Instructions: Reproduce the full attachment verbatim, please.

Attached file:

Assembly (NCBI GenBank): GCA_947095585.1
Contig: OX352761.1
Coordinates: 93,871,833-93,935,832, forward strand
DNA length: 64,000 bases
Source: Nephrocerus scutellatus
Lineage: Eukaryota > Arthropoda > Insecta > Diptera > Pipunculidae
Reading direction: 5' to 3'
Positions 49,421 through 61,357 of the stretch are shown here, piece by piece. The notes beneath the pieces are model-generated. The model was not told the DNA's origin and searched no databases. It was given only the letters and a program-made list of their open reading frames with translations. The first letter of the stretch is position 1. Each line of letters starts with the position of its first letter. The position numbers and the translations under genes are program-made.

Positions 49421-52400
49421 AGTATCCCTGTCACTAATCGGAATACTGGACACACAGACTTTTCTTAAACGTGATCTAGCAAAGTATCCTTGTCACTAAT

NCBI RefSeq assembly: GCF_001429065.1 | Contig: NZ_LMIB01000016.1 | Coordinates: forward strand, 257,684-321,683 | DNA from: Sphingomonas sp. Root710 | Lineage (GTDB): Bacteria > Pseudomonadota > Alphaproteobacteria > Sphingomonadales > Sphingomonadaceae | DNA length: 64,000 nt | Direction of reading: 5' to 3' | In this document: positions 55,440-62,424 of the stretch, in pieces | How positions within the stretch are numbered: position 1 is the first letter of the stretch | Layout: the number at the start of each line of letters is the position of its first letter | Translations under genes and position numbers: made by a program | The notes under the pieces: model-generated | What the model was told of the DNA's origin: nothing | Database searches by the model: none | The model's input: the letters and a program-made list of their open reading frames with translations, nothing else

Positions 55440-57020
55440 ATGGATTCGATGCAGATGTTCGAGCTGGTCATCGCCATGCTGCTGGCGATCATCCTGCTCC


Assembly (NCBI GenBank): GCA_947095585.1
Contig: OX352761.1
Coordinates: 93,871,833-93,935,832, forward strand
DNA length: 64,000 bases
Source: Nephrocerus scutellatus
Lineage: Eukaryota > Arthropoda > Insecta > Diptera > Pipunculidae
Reading direction: 5' to 3'
Positions 49,421 through 61,357 of the stretch are shown here, piece by piece. The notes beneath the pieces are model-generated. The model was not told the DNA's origin and searched no databases. It was given only the letters and a program-made list of their open reading frames with translations. The first letter of the stretch is position 1. Each line of letters starts with the position of its first letter. The position numbers and the translations under genes are program-made.

Positions 49421-52400
49421 AGTATCCCTGTCACTAATCGGAATACTGGACACACAGACTTTTCTTAAACGTGATCTAGCAAAGTATCCTTGTCACTAAT

NCBI RefSeq assembly: GCF_001429065.1 | Contig: NZ_LMIB01000016.1 | Coordinates: forward strand, 257,684-321,683 | DNA from: Sphingomonas sp. Root710 | Lineage (GTDB): Bacteria > Pseudomonadota > Alphaproteobacteria > Sphingomonadales > Sphingomonadaceae | DNA length: 64,000 nt | Direction of reading: 5' to 3' | In this document: positions 55,440-62,424 of the stretch, in pieces | How positions within the stretch are numbered: position 1 is the first letter of the stretch | Layout: the number at the start of each line of letters is the position of its first letter | Translations under genes and position numbers: made by a program | The notes under the pieces: model-generated | What the model was told of the DNA's origin: nothing | Database searches by the model: none | The model's input: the letters and a program-made list of their open reading frames with translations, nothing else

Positions 55440-57020
55440 ATGGATTCGATGCAGATGTTCGAGCTGGTCATCGCCATGCTGCTGGCGATCATCCTGCTCC